If I hadn’t listened and then trusted what I heard, I would have missed this really special, bittersweet moment pictured below.

auditory signs a deceased loved one is nearby
In my experience it’s also easier to “hear” more consistently with a steady prayer and meditation practice. Think of it as praying is talking to God while meditation is listening.

Again, don’t feel discouraged if clairaudience is not something that’s happening for you – it can’t really be forced. If you’re doing everything you can to quiet your mind, creating space and paying attention, and you aren’t “hearing” anything, it just means they’re communicating with you in a different way and that’s totally fine.

Visual signs a deceased loved one is nearby

Some people will experience seeing their deceased loved ones as if they were still physically here. That is, of course, one of the most clear and undeniable signs that a deceased loved one is nearby. While in my experience this is much less common, it absolutely happens. It can be startling for sure, but not always, and either way is truly a gift.

There are different “degrees” of seeing a deceased loved one, for lack of a better term. Sometimes you might actually see them, as you remember them, standing in your dining room as you come in from the kitchen. Which happened to a family friend who lost her child. She described the experience as oddly different from what she would have expected. She saw her child and her immediate words were “do you want something to eat?” just like she would have in the past. By the time she realized what was happening, the moment was gone, but it did happen.  

Other times a sign that a deceased loved one is nearby is that feeling that you’ve seen your deceased loved one briefly, in a more subtle way. This is much more common – seeing the profile of someone who looks like them standing in a crowd, in front of you in the checkout line, or seeing someone wearing a very similar outfit with a similar stance and overall appearance from a distance. Even if you blink and realize that it’s someone you don’t know (or blink and the person is gone), it’s still a visitation in a sense because it brought their memory to the surface of your mind in that moment.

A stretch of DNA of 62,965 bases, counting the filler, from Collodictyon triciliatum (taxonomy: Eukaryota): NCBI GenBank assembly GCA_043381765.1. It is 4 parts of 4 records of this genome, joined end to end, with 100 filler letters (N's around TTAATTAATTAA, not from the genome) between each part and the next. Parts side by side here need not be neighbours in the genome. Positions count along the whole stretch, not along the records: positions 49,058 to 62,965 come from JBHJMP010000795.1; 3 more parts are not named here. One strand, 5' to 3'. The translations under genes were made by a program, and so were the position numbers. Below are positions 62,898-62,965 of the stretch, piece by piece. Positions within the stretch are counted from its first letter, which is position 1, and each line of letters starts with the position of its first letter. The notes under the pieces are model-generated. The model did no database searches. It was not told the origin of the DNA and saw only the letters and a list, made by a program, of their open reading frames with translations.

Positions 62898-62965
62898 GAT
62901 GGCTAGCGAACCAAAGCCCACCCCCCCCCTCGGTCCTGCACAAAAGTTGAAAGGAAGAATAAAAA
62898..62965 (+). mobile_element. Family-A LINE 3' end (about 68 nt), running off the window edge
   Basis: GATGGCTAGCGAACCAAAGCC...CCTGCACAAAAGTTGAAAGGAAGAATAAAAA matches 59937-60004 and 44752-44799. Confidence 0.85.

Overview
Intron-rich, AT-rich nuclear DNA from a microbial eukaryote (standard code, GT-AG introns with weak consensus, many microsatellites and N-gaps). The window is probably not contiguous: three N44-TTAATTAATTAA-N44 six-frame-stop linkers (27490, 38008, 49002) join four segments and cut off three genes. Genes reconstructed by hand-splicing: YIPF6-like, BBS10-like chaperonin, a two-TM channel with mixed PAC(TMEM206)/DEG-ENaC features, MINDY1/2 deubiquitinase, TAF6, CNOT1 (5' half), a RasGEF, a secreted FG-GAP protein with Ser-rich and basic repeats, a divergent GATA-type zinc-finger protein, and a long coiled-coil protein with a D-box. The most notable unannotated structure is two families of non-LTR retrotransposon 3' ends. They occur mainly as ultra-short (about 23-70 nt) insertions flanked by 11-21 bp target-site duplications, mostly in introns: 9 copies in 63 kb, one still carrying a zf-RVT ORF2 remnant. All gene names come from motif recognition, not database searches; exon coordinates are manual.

In waking life, seeing a deceased loved one is less common, but it can be easier to experience through guided meditation and visualization. One of the ways to help support this potentially happening in a more “controlled” way is to focus on separating your consciousness from your body through meditation. In a guided grief meditation environment, I often separate my consciousness from my body and can see my deceased brother standing next to my mom who is guiding the class. Last time this happened, my brother just looked at me and nodded, and smiled down at our mom. So if you haven’t seen your deceased loved one yet just know that if and when it happens it might not be a dramatic, tearful reunion – it’s often more subtle, and that’s okay. Anything that brings your loved one to the forefront of your memory and helps you feel closer in that moment is important and valuable.

Trusting signs a deceased loved one is nearby

We just went through the four “Clairs” of how to recognize signs that a deceased loved one is nearby:

Clairsentience or Clear Feeling

Clairaudience or Clear Hearing

Clairvoyance or Clear Seeing

and lastly, Claircognizance or Clear Knowing

The most important thing to remember is that spirit and deceased loved ones communicate in myriad ways, and it’s not always what you might expect. The best thing to do is to pay attention, quiet your mind, and trust when you feel like you’re experiencing your loved one’s presence. You might not feel them touch your arm, whisper in your ear or stand in front of you, but sometimes you just know that they’re nearby. Trust that, because it’s true.

December 10th at 7pm EST:Navigating Holiday Grief Workshop

Join Certified Grief Coach and founder of Umoya Institute, Emily Shutt, for a FREE live group coaching session on Navigating Holiday Grief. RSVP now and join us live on Thursday, December 10th @ 7pm EST (4pm PST) or catch the replay via email if you can't join live.